Customers browse through the Thursday West Salem Farmer's Market on Edgewater Street. (Ron Cooper/Salem Reporter)

Beginning Friday, pandemic restrictions will be a little more relaxed west of the Willamette River in Salem. 

Polk County, which includes west Salem, will move from the state’s “high risk” category to “moderate risk” after seeing a decline in Covid cases and the percentage of positive tests. However, Marion County will remain in the high-risk category.  

“We are just so thrilled that we are able to see a little sunlight come out from behind the clouds,” said Polk County Commissioner Craig Pope. 

While more people will be allowed in gyms, restaurants and churches, Pope said it won’t mark a drastic change in daily life. But he said the eased restrictions will provide “a little more normalcy” for residents. He said Polk County residents should still exercise caution. 

Under the new set of restrictions, Polk County residents will be allowed to hold gatherings of up to eight people indoors, up from the previous six. 

While indoor dining is already allowed in high-risk counties, Polk County’s new categorization means that restaurants can use half their capacity or 100 people (whichever is smaller). That’s an increase from the previous cap of 25% of occupancy or 50 people (whichever is smaller). Outdoor dining capacity is also increased from 75 to 150. 

Gyms and theaters can increase their capacity to 50% or 100 people (whichever is smaller), up from the 25% or 50 people previously allowed. Retailers can increase to 75% occupancy up from 50%. Churches can now use half their capacity, up from 25% or 150 people (whichever is smaller).

Closing time is still 11 p.m. for bars, restaurants and theaters. Masks are still required. 

Marion County’s current set of restrictions will remain in place even though it’s just across the Willamette River, effectively creating two sets of restrictions for Salem.  

Pope said he’s not concerned about two sets of regulations creating confusion because businesses are well aware of what’s expected of them and that they will be held accountable. 

Polk and Marion counties were linked as the governor began her phased reopening last spring and summer. 

Brown again ordered restaurants and gyms around the state to close and other businesses to reduce capacity last November as Covid infections spiked across the state. She tied reopening to the number of new Covid cases reported in a county over a two-week period, and the share of positive Covid tests.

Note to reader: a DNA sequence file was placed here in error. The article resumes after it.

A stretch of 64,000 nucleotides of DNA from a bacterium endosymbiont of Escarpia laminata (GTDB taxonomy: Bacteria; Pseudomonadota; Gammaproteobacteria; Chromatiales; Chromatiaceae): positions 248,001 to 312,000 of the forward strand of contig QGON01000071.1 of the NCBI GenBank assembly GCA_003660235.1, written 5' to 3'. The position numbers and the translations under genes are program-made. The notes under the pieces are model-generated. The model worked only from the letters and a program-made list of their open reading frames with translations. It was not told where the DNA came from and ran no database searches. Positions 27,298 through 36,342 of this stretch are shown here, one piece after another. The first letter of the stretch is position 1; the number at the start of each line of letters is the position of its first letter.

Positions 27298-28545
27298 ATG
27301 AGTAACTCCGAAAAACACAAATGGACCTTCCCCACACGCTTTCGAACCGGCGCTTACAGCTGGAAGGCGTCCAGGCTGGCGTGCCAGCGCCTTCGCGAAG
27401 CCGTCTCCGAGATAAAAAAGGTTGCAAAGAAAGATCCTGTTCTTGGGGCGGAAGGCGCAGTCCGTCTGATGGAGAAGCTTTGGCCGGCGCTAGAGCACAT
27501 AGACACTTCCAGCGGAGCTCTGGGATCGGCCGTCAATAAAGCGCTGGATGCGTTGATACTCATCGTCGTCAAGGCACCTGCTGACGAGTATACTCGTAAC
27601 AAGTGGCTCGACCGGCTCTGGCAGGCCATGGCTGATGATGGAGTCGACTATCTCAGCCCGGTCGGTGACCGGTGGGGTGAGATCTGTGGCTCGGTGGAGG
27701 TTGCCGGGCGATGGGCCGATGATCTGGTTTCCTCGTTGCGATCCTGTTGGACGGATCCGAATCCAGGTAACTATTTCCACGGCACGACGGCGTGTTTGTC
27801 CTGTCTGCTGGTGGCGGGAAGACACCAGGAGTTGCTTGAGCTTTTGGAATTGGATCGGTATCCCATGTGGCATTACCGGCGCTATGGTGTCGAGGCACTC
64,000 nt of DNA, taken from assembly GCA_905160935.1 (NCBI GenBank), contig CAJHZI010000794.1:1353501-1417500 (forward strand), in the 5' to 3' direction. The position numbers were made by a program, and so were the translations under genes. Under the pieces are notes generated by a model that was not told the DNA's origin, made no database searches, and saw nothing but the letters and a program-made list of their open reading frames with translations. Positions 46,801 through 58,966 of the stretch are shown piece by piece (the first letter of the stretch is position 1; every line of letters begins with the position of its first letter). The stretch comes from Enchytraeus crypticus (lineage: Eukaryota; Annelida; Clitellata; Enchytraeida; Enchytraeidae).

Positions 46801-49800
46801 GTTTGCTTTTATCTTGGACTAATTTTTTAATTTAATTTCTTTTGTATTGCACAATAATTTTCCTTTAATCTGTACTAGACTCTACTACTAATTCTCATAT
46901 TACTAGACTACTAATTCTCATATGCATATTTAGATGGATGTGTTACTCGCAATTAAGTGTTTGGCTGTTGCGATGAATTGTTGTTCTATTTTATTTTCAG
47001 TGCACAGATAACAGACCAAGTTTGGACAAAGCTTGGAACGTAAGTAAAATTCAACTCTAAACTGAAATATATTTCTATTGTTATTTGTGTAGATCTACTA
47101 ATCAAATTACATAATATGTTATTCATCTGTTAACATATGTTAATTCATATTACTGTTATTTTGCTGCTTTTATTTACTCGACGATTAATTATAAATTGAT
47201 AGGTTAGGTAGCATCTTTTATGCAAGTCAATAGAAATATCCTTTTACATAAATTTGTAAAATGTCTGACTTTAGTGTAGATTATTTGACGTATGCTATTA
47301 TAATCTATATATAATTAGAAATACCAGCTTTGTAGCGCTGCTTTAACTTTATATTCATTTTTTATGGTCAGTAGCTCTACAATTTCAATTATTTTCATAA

Liz Merah, the governor’s spokeswoman, said in an email the current framework is based on Covid spread by county “to create more consistency and alignment as we work through the reopening process.”

“Regardless of the county they live in, Salem residents should continue to wear masks, practice physical distancing, and get vaccinated when they are eligible,” she said.

The relaxed regulations come after Polk County saw its rate of recorded Covid infections drop by half over the past month. 

According to data published Monday by the Oregon Health Authority, there were 121 reported cases of Covid in Polk County between Feb. 21 and March 6. That dropped to 75 for the following two-week period and 60 the next. The county’s test positivity rate also dropped from 4% to 2% during this time period.

The percentage of positive Covid tests is a rough indicator of how widespread the virus is in the community. 

Marion County’s numbers rose slightly in the most-recent two-week period after declining for most of 2021, and the county will remain in the high-risk category. Between Feb. 21 and March 6, there were 460 new Covid cases in Marion County. The following two-week period saw a decrease to 408 new cases, followed by a rise to 438 for the two weeks ending March 20. During that time the test positivity rate dropped from 3.6% to 3.4% and then rose to 3.9%.

To enter the moderate category, Marion County needs to have no more than 100 new Covid cases per 100,000 residents over 14 days.

“As we work to open up vaccine eligibility to all Oregonians by May 1, we are seeing the light at the end of the tunnel get a little brighter,” said Gov. Kate Brown in a statement on Tuesday announcing Polk County’s new categorization. But she still encouraged Oregonians to wear masks, maintain physical distance and get vaccinated when it’s their turn. 

Brown, in her statement, applauded how a majority of Oregon counties will now be in the moderate or lower risk categories. Effective Friday, there will be two counties in the extreme risk six at high risk, 14 at moderate and 14 at lower risk. 

The categories will be revisited every two weeks. 

Contact reporter Jake Thomas at 503-575-1251 or [email protected] or @jakethomas2009.

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